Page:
Regular gasoline for a hybrid

I just bought a new Lexus CT-200h hybrid and had a question of my salesman regarding gasoline for the car. I wasn't satisfied with his
answer. Maybe someone here has a better take on what kind of gas to use for my new hybrid.
Usually gasoline manufacturers add detergents and other cleaning agents to their premium gas. I always thought that the regular octane gas had much less of these sorts of chemicals. That means that if you buy the recommended regular gas, you are inviting buildups of carbon and other contaminants.
On the other hand, the car is designed for regular gas. There might be other consequences that I don't know about to using a higher octane gas than is called for.
So what's the best gasoline practice for a hybrid? Should I adopt occasional use of the small bottles of fuel system cleaners you can buy at WalMart or auto supply stores?
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20 years ago, that was the case--the "premium" labeled fuels had distinctly better detergents across the board.
Then in 1995 the feds mandated a minimum level of detergents for all fuels.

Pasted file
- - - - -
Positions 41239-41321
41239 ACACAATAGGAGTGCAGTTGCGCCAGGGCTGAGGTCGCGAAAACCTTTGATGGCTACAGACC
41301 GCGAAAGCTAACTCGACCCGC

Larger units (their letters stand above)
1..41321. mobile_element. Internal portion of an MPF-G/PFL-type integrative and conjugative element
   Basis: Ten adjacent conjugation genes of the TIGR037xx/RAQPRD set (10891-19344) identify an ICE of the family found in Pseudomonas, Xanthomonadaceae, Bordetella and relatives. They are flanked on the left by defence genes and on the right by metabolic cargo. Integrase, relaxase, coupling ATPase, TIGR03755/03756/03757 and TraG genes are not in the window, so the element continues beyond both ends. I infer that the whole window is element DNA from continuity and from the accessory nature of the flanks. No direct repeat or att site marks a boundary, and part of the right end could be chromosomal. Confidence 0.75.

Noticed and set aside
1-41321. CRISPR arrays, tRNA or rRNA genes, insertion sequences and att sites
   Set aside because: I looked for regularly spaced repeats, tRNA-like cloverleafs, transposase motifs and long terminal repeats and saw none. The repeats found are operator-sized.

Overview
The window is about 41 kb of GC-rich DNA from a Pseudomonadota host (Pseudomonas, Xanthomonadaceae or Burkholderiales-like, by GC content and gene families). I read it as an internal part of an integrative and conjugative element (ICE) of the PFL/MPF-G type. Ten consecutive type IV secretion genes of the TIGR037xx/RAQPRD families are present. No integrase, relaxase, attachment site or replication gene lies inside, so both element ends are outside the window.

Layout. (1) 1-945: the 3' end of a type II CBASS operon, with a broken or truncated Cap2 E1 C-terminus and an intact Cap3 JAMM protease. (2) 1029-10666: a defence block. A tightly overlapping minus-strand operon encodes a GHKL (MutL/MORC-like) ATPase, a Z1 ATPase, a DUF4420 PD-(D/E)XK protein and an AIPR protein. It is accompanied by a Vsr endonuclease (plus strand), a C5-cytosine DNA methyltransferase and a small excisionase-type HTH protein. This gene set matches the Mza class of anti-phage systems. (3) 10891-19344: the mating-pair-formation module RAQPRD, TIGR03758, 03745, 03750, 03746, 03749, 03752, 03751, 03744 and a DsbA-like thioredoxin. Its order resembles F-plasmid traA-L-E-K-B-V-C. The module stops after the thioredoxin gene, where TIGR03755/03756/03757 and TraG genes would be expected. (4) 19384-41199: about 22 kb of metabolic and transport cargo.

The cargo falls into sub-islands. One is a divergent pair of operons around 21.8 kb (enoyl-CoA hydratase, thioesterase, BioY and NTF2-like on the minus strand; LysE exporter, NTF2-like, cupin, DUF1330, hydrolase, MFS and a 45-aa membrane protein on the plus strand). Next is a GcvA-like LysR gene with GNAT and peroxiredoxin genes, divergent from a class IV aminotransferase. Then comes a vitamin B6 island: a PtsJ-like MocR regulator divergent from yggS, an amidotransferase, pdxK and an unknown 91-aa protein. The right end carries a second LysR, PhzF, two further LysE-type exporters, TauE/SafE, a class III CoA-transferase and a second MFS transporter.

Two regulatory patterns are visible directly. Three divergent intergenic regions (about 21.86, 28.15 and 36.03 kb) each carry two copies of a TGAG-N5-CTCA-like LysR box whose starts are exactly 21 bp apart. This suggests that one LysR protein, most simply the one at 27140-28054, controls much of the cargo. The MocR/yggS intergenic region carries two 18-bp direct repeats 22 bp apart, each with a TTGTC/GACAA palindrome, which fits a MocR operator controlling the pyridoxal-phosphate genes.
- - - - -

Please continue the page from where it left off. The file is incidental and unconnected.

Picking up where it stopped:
Now it seems that some brands (Shell is an example, and BP claims to be an example) are still maintaining the delta, with their premium truly having an advantage over their regular when it comes to detergents and whatnot, but most brands are not doing that. Most brands are sticking with octane level as the differentiator of their "premium" labeled fuels, and are using the EPA's minimum levels of detergency (which have dropped since 1995, btw).

If your car is specified for 87 octane fuel, then use that. Higher octane in and of itself gets you nothing, and may even degrade your performance.

There is no "best gasoline practice for a hybrid". You have a gasoline engine that requires 87 octane fuel, just like 98% of all the passenger cars out there in the country. Your gasoline engine is no different than theirs.
Toyota and some other manufacturers have recognized your exact concern, and have addressed it:
http://www.toptiergas.com
I can tell you that a few years ago I acquired a 120K mile 1993 Lexus ES. The gas mileage was OK, but nothing stunning. I spent a few tanks running Shell 93 in it, to get their level of detergency to clean things out, and then I ran Shell 87 in it after that. My mileage jumped up a decent percentage and stayed up.
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